The Engineer’s Data Week highlighted how data acquisition and data analytics are at the forefront of a digital revolution that is presenting commercial opportunities and operational challenges.
Whether the data is collected on the shop floor or in space, the overarching message revolved around embracing the digital transformation to improve productivity and increase efficiency across the entire value chain.
As noted last week, engineering companies might invest in data in many ways, such as making sure enough people in an organisation are competent at handling and understanding data and the systems where it is gathered, stored, analysed and used. Others will focus on hardware – such as sensors, “smart” systems and robotics – in becoming data-driven.
But what about the companies where Engineer readers work? For 41 per cent, there has been no significant investment in data technology, followed by 27 per cent whose companies have started building in-house skills. Just under a quarter (23 per cent) have seen investment focussed on investing in software systems/analytics, and the remaining nine per cent have seen investment in hardware.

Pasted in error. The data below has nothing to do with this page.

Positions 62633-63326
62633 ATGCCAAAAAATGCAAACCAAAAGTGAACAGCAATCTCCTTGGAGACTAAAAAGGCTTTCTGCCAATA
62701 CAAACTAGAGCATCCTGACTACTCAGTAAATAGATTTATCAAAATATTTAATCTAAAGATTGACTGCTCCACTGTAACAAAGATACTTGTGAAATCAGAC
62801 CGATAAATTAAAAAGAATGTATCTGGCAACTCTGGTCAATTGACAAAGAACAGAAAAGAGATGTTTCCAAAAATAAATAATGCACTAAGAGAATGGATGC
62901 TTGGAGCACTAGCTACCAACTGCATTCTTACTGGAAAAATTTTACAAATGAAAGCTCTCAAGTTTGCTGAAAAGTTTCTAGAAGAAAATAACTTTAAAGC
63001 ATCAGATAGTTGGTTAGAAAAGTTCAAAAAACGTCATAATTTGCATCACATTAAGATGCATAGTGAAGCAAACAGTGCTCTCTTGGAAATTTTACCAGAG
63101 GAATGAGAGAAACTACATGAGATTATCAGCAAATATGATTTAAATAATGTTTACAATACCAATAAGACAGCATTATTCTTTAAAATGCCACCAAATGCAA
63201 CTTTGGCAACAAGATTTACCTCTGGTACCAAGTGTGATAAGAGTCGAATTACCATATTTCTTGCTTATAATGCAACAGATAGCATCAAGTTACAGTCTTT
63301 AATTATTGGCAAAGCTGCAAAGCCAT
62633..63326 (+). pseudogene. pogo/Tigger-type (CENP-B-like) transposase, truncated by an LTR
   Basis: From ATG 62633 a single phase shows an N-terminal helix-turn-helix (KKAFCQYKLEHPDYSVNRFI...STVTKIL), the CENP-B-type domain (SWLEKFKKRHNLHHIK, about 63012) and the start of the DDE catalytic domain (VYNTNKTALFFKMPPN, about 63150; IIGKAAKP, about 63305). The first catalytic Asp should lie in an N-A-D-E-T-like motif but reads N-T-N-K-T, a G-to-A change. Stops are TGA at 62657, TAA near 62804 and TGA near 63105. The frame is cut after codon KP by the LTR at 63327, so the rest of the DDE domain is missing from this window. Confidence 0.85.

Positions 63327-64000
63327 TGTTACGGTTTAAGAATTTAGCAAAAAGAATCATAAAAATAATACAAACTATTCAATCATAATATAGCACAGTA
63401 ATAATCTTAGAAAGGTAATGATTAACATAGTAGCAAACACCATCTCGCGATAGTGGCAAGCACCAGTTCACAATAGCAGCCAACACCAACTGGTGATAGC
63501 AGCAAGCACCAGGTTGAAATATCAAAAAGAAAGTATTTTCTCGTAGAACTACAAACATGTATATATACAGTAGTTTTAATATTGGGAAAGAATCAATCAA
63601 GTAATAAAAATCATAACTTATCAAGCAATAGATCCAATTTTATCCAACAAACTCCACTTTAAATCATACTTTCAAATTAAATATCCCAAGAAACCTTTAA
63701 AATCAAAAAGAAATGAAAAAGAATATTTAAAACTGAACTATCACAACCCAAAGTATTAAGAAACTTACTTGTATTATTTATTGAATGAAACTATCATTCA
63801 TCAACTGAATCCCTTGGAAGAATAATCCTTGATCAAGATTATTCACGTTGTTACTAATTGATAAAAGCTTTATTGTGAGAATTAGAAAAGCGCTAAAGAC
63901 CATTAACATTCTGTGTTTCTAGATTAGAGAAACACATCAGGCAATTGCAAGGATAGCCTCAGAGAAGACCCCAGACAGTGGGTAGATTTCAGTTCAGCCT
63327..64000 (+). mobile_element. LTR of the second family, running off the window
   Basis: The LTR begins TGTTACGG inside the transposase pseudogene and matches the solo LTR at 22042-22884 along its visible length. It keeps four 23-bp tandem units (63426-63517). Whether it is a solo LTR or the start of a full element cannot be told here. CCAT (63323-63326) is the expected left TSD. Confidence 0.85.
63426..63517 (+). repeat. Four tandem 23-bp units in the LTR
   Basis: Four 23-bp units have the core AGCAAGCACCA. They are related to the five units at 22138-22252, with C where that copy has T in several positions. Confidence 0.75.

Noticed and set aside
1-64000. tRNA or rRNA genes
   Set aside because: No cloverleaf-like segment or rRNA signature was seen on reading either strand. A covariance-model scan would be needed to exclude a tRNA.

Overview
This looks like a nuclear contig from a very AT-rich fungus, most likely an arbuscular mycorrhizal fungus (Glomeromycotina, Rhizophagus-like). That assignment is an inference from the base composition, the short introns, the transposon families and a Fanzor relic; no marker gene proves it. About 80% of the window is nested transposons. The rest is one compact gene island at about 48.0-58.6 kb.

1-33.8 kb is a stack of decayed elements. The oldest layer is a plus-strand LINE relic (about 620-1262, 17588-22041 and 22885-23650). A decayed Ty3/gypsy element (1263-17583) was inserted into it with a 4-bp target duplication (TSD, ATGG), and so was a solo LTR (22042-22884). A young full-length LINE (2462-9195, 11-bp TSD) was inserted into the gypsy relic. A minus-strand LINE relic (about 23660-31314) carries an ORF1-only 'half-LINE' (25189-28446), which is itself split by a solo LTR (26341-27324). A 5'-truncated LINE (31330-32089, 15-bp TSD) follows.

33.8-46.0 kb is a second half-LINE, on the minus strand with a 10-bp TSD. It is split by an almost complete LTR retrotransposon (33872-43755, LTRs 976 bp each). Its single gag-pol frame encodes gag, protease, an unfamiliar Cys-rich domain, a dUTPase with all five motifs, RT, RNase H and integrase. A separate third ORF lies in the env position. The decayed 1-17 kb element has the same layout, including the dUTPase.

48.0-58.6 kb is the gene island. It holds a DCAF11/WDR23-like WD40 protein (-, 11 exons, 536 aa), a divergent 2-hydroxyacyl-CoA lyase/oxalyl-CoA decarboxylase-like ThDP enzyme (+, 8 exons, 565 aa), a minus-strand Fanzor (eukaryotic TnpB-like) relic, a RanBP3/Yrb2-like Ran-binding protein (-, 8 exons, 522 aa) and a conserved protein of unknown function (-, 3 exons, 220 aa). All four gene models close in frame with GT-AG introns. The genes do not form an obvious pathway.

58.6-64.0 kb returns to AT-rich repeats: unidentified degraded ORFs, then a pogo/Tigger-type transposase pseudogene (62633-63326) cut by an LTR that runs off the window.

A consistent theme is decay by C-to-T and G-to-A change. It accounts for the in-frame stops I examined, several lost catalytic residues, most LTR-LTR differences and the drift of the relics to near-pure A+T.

In the comments that followed, Peter Spence said: I think that the use of data is what matters; it is the quality not the quantity. Too often masses of data is gathered and little is done with it – because it is not really useful; it is most likely more useful to gather a little valuable data and use that. It is true that there are fields (such as satellite imaging) in which a great deal of data is gathered but for production equipment it is most likely more useful to understand the processes and what (data) is needed to make them better (reliable, faster, cheaper,…,stable). Perhaps there is a lot of vague hype about “data technologies” and similarity with “data analytics” – or the hype that used to exist around robotics or rapid-protoyping – rather than a realism of application and what is required to actually get the benefits (and what they are).”
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